Can you please help me solve this really difficult problem: Find R/r where R is the radius of the circumscribed circle of a trapezoid and r is the radius of the inscribed circle of this trapezoid.

Thank you very much for your trying to help, in advance !enter image description here

  • $\begingroup$ What are you given? I don' quite understand. If you know the radius's, then what do you have to find out? $\endgroup$ – Sawarnik Apr 7 '14 at 15:42
  • $\begingroup$ The only information given is: --a trapezoid --in this trapezoid we have an inscribed circle and also a circle circumscribed to it --- next, we have that the radius of inscribed circle is 'r' but of circumscribed circle is "R". So now, we have to find R/r, and I know that it should be an exact value. I hope I was clear if not please ask me , thank you that you looked at my problem. $\endgroup$ – Ivan Gandacov Apr 7 '14 at 15:49
  • $\begingroup$ I don't understand what you are given, the sides or angles of the trapezoid? if you have r and R then R/r follows immediately. $\endgroup$ – Sawarnik Apr 7 '14 at 15:51
  • $\begingroup$ I have only the radiuses of the circumscribed and inscribed (R and r )circles , and, in other words, I have to find the ratio between R and r/ $\endgroup$ – Ivan Gandacov Apr 7 '14 at 15:52
  • $\begingroup$ @Sawarnik We don't have the exact values of R and r their just, as variables $\endgroup$ – Ivan Gandacov Apr 7 '14 at 16:01

I believe your answer is given on these links: Isosceles tangential trapezoid and Bicentric quadrilateral.


This journal can answer your question, just click and it will automatically download the journal. I found this journal in the link that I gave to you. I hope this help.

Your question can be solved by using Fuss' theorem (you can see this theorem on the links that I gave to you). Fuss' theorem gives a relation between the inradius $r$, the circumradius $R$ and the distance $x$ between the center of the inner circle and center of the outer circle, for any bicentric quadrilateral (trapezoid is included). The relation is $$ \frac{1}{(R-x)^2}+\frac{1}{(R+x)^2}=\frac{1}{r^2}. $$ In this case, using your picture, we have $x=r$. Therefore $$ \frac{1}{(R-r)^2}+\frac{1}{(R+r)^2}=\frac{1}{r^2}.\tag1 $$ By using equation $(1)$, I think it is not difficult to obtain that: $$ \frac{R}{r}=\sqrt{2+\sqrt{5}}. $$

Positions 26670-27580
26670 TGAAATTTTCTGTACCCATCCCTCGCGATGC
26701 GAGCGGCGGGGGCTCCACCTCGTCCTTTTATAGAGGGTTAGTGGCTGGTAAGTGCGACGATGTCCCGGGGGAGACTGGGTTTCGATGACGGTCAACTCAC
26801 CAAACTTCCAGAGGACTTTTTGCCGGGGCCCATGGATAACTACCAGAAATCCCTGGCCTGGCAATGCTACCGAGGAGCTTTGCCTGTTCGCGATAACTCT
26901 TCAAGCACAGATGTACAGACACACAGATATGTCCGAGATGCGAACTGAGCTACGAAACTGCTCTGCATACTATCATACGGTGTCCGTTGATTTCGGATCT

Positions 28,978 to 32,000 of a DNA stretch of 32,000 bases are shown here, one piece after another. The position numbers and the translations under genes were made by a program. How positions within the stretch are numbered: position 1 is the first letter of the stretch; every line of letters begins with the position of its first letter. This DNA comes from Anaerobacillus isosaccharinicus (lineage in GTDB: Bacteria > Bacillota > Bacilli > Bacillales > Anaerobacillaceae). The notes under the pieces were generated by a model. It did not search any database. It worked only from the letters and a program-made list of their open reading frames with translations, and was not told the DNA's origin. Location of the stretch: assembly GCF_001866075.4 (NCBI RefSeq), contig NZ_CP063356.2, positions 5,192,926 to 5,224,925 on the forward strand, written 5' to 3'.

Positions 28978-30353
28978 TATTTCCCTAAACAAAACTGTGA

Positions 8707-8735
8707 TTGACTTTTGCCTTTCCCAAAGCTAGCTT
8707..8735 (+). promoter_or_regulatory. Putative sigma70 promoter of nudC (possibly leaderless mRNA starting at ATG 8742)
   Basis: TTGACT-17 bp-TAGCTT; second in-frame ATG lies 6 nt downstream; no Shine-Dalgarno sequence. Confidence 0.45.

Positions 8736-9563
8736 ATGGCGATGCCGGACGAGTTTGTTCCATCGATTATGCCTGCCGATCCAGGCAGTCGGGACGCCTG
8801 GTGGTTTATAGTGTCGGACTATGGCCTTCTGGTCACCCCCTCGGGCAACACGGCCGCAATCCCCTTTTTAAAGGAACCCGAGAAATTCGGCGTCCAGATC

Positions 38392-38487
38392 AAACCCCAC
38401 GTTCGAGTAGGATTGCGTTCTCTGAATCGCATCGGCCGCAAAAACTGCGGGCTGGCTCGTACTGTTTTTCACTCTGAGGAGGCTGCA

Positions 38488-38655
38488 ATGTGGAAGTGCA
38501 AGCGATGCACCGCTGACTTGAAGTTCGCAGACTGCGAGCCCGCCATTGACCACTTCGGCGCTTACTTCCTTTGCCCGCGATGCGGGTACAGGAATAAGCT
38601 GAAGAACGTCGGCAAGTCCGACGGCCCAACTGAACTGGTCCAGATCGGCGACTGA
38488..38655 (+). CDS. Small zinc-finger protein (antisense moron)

$$\Large\color{blue}{\text{# }\mathbb{Q.E.D.}\text{ #}}$$

  • $\begingroup$ No its not I need. In my problem I know only the radiuses and that's all $\endgroup$ – Ivan Gandacov Apr 7 '14 at 15:39
  • $\begingroup$ @JohnG. Are you sure? If so, then the answer is simply$$\frac{R}{r}\ge\sqrt{2}.$$Just please take a look this same link carefully. :) $\endgroup$ – Tunk-Fey Apr 7 '14 at 15:55
  • $\begingroup$ It's the direct answer but I would like to see the explanation. Thank you for the link ,I will try more! $\endgroup$ – Ivan Gandacov Apr 7 '14 at 15:59
  • $\begingroup$ @JohnG. Please read carefully my friend. The answer is directly in front of your eyes. Let me give you a hint: the equality holds only when the two circles are concentric (have the same center as each other); then the quadrilateral is a square. Now, using the hint, I believe you can derive that inequality. :) $\endgroup$ – Tunk-Fey Apr 7 '14 at 16:05
  • $\begingroup$ @JohnG. This journal can answer your question, just click and it will automatically download it. I found this journal in the link that I gave to you. $\endgroup$ – Tunk-Fey Apr 7 '14 at 16:18

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